Hong Kong Democracy Website Crippled by DDoS Attack  

June 24, 2014
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By Shannon Perry

Hackers have used distributed denial of service attacks (DDoS) for political purposes before. Anonymous, protesting the Albuquerque Police Department’s use of force against two men, recently crashed the police department’s website and subsequently claimed responsibility for the attack with a YouTube video. In the last few years, major American banks have also suffered online outages from DDoS attacks – with many attributing the bank attacks to hacktivists, or ideologically motivated hackers.

According to Alan Wong with The New York Times, Next Media, one of the largest media companies in Hong Kong, became the victim of another political DDoS on June 18th, in what appears an attempt to limit the pro-democracy company’s influence; Next Media publishes Apple Daily, which is a Hong Kong newspaper known for its outspoken and critical opinion of the Chinese government in Hong Kong. The Next Media website was down for nearly twelve hours.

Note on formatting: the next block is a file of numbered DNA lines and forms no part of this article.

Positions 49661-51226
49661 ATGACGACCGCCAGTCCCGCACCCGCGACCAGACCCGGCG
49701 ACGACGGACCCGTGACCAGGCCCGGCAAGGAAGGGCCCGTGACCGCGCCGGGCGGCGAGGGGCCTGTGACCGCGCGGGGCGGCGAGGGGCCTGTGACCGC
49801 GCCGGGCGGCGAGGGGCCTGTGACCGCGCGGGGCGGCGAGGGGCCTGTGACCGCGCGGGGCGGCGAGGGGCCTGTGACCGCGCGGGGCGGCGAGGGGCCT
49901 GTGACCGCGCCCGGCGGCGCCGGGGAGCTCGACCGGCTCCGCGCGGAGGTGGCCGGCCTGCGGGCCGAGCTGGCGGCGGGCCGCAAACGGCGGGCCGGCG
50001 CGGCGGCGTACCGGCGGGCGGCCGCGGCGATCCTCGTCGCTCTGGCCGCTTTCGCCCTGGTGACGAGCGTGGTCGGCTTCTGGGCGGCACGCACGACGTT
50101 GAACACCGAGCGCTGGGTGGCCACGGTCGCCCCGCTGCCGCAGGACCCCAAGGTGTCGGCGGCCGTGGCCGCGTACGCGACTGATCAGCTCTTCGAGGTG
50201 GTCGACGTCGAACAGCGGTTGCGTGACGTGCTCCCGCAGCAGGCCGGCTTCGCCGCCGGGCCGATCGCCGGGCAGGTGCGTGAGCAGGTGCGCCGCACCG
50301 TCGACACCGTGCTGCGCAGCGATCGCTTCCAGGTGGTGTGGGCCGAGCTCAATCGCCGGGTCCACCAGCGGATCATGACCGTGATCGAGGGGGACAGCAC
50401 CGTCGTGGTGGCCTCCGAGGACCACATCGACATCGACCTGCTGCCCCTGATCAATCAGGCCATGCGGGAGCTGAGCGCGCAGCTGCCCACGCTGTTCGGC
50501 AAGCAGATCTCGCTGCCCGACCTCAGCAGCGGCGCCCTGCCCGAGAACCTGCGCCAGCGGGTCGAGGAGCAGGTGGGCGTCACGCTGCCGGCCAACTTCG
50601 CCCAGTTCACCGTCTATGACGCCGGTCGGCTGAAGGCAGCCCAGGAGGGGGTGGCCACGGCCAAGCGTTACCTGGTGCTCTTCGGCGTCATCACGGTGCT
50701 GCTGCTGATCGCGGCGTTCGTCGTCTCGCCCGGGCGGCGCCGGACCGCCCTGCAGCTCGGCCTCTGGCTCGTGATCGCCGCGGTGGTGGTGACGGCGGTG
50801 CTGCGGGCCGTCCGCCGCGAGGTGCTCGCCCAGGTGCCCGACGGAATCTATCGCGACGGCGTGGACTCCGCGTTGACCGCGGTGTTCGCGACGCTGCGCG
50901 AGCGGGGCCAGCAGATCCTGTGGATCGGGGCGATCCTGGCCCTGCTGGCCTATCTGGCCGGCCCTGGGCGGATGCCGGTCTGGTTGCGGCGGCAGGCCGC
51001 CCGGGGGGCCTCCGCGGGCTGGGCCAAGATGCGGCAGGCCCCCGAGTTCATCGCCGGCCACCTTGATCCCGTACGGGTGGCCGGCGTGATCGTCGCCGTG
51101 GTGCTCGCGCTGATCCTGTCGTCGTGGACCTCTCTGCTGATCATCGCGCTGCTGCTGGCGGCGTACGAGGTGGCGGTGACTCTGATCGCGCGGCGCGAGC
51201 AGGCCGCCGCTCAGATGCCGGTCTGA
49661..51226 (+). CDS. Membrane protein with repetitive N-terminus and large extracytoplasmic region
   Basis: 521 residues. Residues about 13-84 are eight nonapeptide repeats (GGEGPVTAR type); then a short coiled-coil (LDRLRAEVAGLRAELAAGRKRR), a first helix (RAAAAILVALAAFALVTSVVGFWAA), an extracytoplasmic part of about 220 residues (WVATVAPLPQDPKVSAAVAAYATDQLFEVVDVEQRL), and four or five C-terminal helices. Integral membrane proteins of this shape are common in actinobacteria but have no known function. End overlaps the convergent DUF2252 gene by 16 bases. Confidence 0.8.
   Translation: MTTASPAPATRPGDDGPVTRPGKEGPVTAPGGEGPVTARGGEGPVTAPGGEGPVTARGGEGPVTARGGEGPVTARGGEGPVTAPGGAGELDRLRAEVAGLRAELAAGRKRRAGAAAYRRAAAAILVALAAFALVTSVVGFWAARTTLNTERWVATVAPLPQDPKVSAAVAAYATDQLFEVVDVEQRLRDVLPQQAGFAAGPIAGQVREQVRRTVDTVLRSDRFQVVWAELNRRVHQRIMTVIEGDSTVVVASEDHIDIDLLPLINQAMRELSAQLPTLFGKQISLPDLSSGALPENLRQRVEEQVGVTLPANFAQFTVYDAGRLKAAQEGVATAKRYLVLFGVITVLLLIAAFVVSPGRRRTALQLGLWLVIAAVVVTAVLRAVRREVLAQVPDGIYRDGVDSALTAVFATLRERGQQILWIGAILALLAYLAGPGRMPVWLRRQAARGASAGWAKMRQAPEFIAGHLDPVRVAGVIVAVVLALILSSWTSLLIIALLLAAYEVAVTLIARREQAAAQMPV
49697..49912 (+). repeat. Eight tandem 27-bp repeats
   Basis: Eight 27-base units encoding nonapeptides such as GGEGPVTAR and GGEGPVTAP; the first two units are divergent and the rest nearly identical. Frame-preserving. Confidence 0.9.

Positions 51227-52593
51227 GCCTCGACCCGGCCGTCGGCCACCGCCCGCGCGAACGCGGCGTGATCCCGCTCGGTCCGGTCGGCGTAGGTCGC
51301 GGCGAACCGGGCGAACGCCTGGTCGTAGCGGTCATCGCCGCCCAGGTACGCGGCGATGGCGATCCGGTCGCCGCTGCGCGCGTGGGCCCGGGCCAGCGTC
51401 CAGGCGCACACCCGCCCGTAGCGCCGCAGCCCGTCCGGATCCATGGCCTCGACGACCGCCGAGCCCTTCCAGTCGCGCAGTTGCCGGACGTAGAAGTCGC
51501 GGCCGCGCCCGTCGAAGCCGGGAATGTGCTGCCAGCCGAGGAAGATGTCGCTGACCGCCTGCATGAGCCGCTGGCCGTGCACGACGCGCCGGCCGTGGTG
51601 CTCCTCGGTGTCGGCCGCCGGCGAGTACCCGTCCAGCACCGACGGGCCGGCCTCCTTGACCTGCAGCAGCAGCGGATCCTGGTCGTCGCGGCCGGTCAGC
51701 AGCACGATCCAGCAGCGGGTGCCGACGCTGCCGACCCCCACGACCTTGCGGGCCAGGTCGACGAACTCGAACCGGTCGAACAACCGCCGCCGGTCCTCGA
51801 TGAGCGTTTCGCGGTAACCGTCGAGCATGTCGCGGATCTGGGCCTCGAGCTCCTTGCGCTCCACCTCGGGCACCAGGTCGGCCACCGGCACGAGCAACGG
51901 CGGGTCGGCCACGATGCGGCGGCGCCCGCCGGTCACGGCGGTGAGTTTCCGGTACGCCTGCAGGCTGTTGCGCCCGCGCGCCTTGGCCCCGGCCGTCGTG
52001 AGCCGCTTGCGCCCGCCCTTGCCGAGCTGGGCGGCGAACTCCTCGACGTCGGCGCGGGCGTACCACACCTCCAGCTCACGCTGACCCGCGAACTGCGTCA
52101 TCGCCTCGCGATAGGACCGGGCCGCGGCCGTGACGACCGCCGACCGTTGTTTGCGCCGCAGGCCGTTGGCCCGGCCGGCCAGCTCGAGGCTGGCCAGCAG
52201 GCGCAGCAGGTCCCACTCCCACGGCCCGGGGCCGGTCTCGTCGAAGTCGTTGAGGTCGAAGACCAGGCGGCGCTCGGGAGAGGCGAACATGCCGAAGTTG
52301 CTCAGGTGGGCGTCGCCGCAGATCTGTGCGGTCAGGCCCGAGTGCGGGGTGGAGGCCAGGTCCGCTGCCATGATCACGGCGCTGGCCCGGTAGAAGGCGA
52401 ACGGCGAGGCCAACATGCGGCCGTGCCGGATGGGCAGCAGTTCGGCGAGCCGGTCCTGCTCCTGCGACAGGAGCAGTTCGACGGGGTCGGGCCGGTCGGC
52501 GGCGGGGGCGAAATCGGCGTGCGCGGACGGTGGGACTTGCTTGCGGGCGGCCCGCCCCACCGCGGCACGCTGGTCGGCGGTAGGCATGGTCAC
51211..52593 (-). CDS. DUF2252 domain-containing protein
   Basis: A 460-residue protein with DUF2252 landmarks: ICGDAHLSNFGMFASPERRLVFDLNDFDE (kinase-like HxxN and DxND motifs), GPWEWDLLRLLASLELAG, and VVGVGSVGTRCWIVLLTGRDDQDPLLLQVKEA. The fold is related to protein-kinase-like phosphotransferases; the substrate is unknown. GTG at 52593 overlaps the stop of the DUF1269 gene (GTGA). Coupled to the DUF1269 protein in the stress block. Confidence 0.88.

Perhaps the most shocking aspect of this story is the immense scale and coordination of the attack. Prior to the June 18th attack, Next Media had taken precautionary measures to prevent such an outage, but the hacktivists behind the attack had no trouble overwhelming Next Media’s defenses. Chief Operating Officer Tim Yiu said, “The scale is so big that it overwhelmed the DDoS protection service provider we hired to prevent an outage like this” – so serious planning must have preceded this attack.

At this point, no one has claimed responsibility for the attack.  Next Media founder Jimmy Lai said in an interview, “It’s not my business to speculate… Whoever is behind it, it’s obvious he wants to muzzle the voice for the referendum.” That being said, Apple Daily published a statement on its Taiwan website accusing Chinese hackers of launching the attacks. (Next Media has its suspicions).

This attack against Next Media resembles many previous cyber attacks in several ways. First, Apple Daily has reason to believe it can identify the culprit behind the attack, but the company lacks proof. Second, Next Media’s precautionary measures – and often precautionary measures are not even in place – could not defend against the attacker’s offenses. Third, the attack champions a political end, namely suppressing opposition to the Chinese government in Beijing. Perhaps someone will claim responsibility for the attack in the future, but a culprit will likely never been proven responsible – and certainly not punished.